1.1. BACKGROUND OF STUDY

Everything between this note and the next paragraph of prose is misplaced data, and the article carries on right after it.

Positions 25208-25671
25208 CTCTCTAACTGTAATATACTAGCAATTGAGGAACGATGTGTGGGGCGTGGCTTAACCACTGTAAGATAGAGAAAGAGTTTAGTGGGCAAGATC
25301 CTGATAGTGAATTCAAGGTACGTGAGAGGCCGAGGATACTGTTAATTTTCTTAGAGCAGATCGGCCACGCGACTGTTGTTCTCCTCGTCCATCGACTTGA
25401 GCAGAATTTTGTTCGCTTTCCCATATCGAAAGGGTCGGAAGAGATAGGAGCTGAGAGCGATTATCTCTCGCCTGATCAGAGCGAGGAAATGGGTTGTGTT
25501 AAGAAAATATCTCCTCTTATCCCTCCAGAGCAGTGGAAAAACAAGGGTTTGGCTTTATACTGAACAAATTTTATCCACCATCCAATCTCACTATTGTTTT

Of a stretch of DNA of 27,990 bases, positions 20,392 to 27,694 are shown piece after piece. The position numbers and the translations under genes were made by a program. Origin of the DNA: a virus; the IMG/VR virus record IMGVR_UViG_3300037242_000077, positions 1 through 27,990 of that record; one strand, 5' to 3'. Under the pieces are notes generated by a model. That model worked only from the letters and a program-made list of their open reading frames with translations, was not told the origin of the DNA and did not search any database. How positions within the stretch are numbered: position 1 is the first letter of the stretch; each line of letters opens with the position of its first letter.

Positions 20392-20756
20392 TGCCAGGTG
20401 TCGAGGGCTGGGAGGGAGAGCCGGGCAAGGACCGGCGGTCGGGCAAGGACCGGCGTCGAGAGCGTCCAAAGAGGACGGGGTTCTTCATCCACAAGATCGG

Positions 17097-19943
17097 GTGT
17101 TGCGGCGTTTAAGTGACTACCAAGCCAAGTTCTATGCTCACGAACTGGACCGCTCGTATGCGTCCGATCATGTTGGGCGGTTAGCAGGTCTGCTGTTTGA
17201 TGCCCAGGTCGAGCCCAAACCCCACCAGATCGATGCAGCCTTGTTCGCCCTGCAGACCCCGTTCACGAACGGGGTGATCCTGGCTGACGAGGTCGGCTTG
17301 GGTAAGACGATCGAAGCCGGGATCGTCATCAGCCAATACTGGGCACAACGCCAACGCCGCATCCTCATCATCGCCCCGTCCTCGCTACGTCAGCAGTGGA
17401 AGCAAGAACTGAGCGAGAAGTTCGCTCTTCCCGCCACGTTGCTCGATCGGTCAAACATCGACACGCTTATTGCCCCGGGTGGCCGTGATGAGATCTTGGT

Oligarchy, aristocracy, theocracy, monarchy, fascism, socialism, authoritarian or dictatorships in form of military rule, and democratic regimes are the different forms of government globally experienced in human societies. Among these forms, democracy has come up as the most widely known and desirable system of government in our modern world. The end of the cold war revived the interest in democratization as the proportion of countries in the world with some form of democratic government increased from 28 percent in 1974 to 61percent in 1998 and third world countries also had their share of these pronounced changes. However, Sub-Saharan African has lagged behind with weak attempts to democratize and the process of democratization has not been of clear progression for African countries and in Nigeria particularly. Considering Nigeria among the global committee of sovereign country, out of her many years of independence have been under authoritarian military rule. These years of military rule swept away democratic principles and the attempts at transition to democratic government were characterized by gross abuse of election the only acceptable institutionalized process for a democratic society. The process of change from military to civilian regime did acquire popular endorsement for many Nigerians were not satisfied with the military administration that denied people their freedom of speech and the right to involve in governance through representatives. However, the transition to civil rule spearheaded by the military and In face of some setbacks encountered, elections were conducted and the military in 1999 handed over power to General Olusegun Obasanjo. The emergence of a democratically elected government on May 29th 1999 was seen as the much expected dawn of democracy, the hopes and expectations of the electorate were high base on the conviction that the return to democratic rule will bring about positive change through their newly elected representatives. This however has not been the case as the gains that would have been reaped from the expansion of the democratic space have been gravely depleted by timing, dating, supervision hitches, delays due to late arrival of electoral materials etc. (Okoosi-Simbine, 2013). In the World today, political systems are going through qualitative change from authoritarian to participatory regimes. This worldwide trend, otherwise known as democratization (Elekwa, 2008) has made the issue of election a critical political imperative. Election as a democratic practice refers to the system whereby the citizenry (organized as electorate) consciously choose people into civic roles through a competitive selection process (Raymond, 2010). Election is defined as a procedure of aggregating preferences of a particular kind (International Encyclopedia of the Social Sciences vol.5). The two features of this definition are procedure and preferences. By procedure, the concept is used to describe a special way of doing something while preference connotes choice between alternatives. Election can also be described as a procedure that allows members of an organization, community or a nation to choose representatives who will hold positions of authority within it. According to Givinn and Norton, (2010) election is the formal process of selecting a person for public office or accepting or registering a political proposition by voting. They continued further by stating that an election is one of the channels by which a country may organize itself and make particular formal decisions, including that where voting is free, it acts in concurrently as a system for making certain decisions concerning the power relations in a country and as a method for obtaining political obedience with a lower of sacrifice of the individual’s freedom. The essence of a democratic election is a freedom of choice. During elections, the electorate is given the opportunity to choose between alternative programs of contestants. Elections also promote public accountability. The threat of defeat at the polls exerts pressure on those in power to conduct them in a responsible manner and take account of popular interests and demands when they make their decisions. There is no one accepted procedure of election. In ancient Greece, various types of procedures were used. These include voting by show of hands, written votes and ballots. With the emergence of liberal democracy in the seventeenth and eighteenth century in Western Europe, the concept of election took new meaning anchored on the principles of consent franchise and representation. In essence, election not only serves to give the voter privilege to exercise his choices or preferences on political leadership but also provides the base on which elected political leaders uphold legitimacy of their positions (Elekwa, 2008). The place and vitality of election in democracy cannot be over-emphasized. Based on this therefore; Elections have the potential to proffer legitimacy, moderate dissent, engender compliance and heighten citizen efficacy. Elections are mostly crucial for obtaining consent from those citizens who would prefer alternative rules and policies within the political process (Elekwa, 2008). In Nigeria, the problem of election has been a challenging endeavor over the years. Ironically, election in Nigeria has been denied of democratic ideals, much as it has been made up of untoward circumstances. According to Ibeanu, (2007); The Electoral process as currently constituted in Nigeria is psychologically alienating for the vast majority of the people who are largely outsiders and are only periodically inserted in the process when they cast votes. At the same time this alienation is underscored by the fact that even when these vote casters have completed the ritual of voting, the outcome bears little semblance to what they chose in their ballots. Besides, there have been problems of electoral violence and fraud, bulk of which may arise from the excesses of the politicians in their desperate bid to consolidate, capture or control state power. In the face of this therefore, electoral experiences in Nigeria so far have left much to be considered. It is against this background that this paper examines general elections and its impact on democratic process in Nigeria.